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Posted on December 7, 2017 (5778) By Rabbi Yissocher Frand | Series: | Level:

These divrei Torah were adapted from the hashkafa portion of Rabbi Yissocher Frand’s Commuter Chavrusah Tapes on the weekly portion: ##1011 – Davening with a Minyan on Chanukah vs Lighting On Time. Good Shabbos!

Parshas Vayeshev: No Good Guys and Bad Guys Here

The Yeshiva in Volozhin was known as the “mother of all Lithuanian Yeshivas.” There was a period in time when there was a question regarding who should head the yeshiva.  The two candidates for the position were Rav Naftali Tzvi Yehudah Berlin (the Netzi”v) and Rabbi Yosef Dov haLevi Soloveitchik (the Bais HaLevi).  This was such a world class issue, that it was taken before a Beis Din of three distinguished Rabbanim.

One of the members of the panel, after hearing both sides of the argument, noted: “It is Parshas Vayeshev this week.”  The other members of the panel looked at him incredulously, because in fact it was not Parshas Vayeshev that week!

He explained himself: Throughout the first eight parshios of Sefer Bereishis, whenever I speak about the parsha, I am able to speak about the hero and the villain of the parsha.  In Bereishis, it is Adam against the Snake, in Noach, it is Noach against the Generation of the Flood, in Lech Lecha, it is Avraham against Lot. In Vayera, it is Yitzchak against Yishmael. In Chayei Sara, it is Avraham against Ephron. In Toldos, it is Yitzchak against Avimelech. In Vayeitzei, it is Yaakov against Lavan. Finally, in Vayishlach, it is Yaakov against Eisav.  In each parsha, we have a hero and a villain, a good person and a bad person.

However, in Parshas Vayeshev — it is Yosef against the brothers. This is not a question of a good person versus a bad person. They are all Tzadikim here.  Therefore, I have nothing to say.  The question of who should be the Rosh Yeshiva of Volozhin, between the Netziv and the Bais HaLevi, is like the dispute between Yosef and his brothers.  They are both qualified.  They are both perfectly righteous.  This is like the story of Parshas Vayeshev.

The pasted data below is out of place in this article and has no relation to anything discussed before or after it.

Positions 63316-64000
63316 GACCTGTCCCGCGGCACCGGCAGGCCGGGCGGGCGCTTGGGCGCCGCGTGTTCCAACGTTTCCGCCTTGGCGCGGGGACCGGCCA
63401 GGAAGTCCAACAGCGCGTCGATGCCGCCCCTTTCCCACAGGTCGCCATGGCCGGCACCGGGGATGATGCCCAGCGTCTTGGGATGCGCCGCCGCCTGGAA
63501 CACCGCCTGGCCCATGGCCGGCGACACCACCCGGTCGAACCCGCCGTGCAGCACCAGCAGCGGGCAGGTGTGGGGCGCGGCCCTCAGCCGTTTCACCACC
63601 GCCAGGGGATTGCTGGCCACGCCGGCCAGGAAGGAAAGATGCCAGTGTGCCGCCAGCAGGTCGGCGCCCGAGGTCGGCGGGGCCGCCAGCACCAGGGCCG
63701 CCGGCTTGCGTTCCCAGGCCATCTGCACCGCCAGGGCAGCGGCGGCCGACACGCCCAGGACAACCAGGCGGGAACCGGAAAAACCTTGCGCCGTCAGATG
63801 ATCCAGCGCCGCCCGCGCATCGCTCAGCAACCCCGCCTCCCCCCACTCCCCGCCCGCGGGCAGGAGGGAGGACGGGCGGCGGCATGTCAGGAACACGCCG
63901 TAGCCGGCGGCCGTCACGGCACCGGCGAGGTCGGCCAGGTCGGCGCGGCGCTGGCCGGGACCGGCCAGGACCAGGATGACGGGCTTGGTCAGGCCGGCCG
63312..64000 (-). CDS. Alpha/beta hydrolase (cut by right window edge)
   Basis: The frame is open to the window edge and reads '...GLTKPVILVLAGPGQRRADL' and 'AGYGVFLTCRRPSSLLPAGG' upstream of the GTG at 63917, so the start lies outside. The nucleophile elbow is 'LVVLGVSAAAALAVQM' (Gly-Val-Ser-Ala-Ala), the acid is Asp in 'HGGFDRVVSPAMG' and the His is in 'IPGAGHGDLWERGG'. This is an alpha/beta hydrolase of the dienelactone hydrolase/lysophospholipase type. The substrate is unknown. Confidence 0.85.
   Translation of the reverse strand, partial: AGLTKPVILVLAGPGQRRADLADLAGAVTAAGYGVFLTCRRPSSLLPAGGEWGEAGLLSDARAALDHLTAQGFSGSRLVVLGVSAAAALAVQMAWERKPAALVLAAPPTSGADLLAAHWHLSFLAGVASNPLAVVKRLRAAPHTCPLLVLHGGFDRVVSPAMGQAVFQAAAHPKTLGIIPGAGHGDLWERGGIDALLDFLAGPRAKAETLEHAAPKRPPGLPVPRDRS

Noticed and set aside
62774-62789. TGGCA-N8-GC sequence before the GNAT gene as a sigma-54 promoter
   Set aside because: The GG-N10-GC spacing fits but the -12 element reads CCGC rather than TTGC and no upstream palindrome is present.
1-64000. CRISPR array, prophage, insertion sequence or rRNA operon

The S’Yata D’Shmaya of the Gerrer Rebbe

At the beginning of the parsha, the pasuk describes Yosef with the words “v’hu na’ar” – and he was a youth “…with the sons of Bilhah and the sons of Zilpah, his father’s wives…” [Bereishis 37:2].  Rashi, in the name of the Medrash, interprets the words “v’hu na’ar” to mean that he acted immaturely (ma’aseh na’arus) — he would fix his hair and groom his eyes so that he would look attractive.

The Medrash is bothered by the fact that Yosef was a seventeen-year-old at this time. It is not appropriate to call a seventeen-year-old lad a “na’ar“.  “Na’ar” is a young child.  Therefore, the Medrash says that by calling him a na’ar, the Torah is teaching us that Yosef acted immaturely for his age.

Everyone asks a question on this Medrash, and the question comes with a story:

Rabbi Yehuda Leib Tsirelson [1859-1941] was a Rav in Kishinev. He was a great man, but he was living in an area that was detached from the major Eastern European Jewish communities of the day — Hungary, Lithuania, and Poland.  He was, however, an important person, and had a connection to the nascent Agudas Yisrael organization.  The founders of the organization sought his opinion on whether to appoint the Gerrer Rebbe (Rav Avraham Mordechai Alter [1866-1948]) to a position of leadership within Agudas Yisrael.

Being isolated from much of the Jewish world, Rav Tsirelson did not know who the Gerrer Rebbe was. Therefore, he sent a letter to Rav Moshe Nachum Yerushalmski, who lived in the city of Kalitz, and asked him, “Who is this Gerrer Rebbe?”

Rav Yerusahalmski wrote him back and said “This Rebbe is a Tzaddik who has thousands of followers.  I know he is a man who has S’yata d’Shmaya [Divine Help].”  He then cited proof that the Rebbe had Divine help:

“The way I know this is because the Gerrer Rebbe had an uncle in my town whom he used to come and visit. Protocol was that when a distinguished rabbi visited a town, he would always first pay a courtesy call to the town Rabbi, to give him a Shalom Aleichem.  So when the Gerrer Rebbe came to Kalitz to visit his uncle, he would first come to say hello to me, the Rav of the city.”

Rav Moshe Nachum Yerushalmski continued: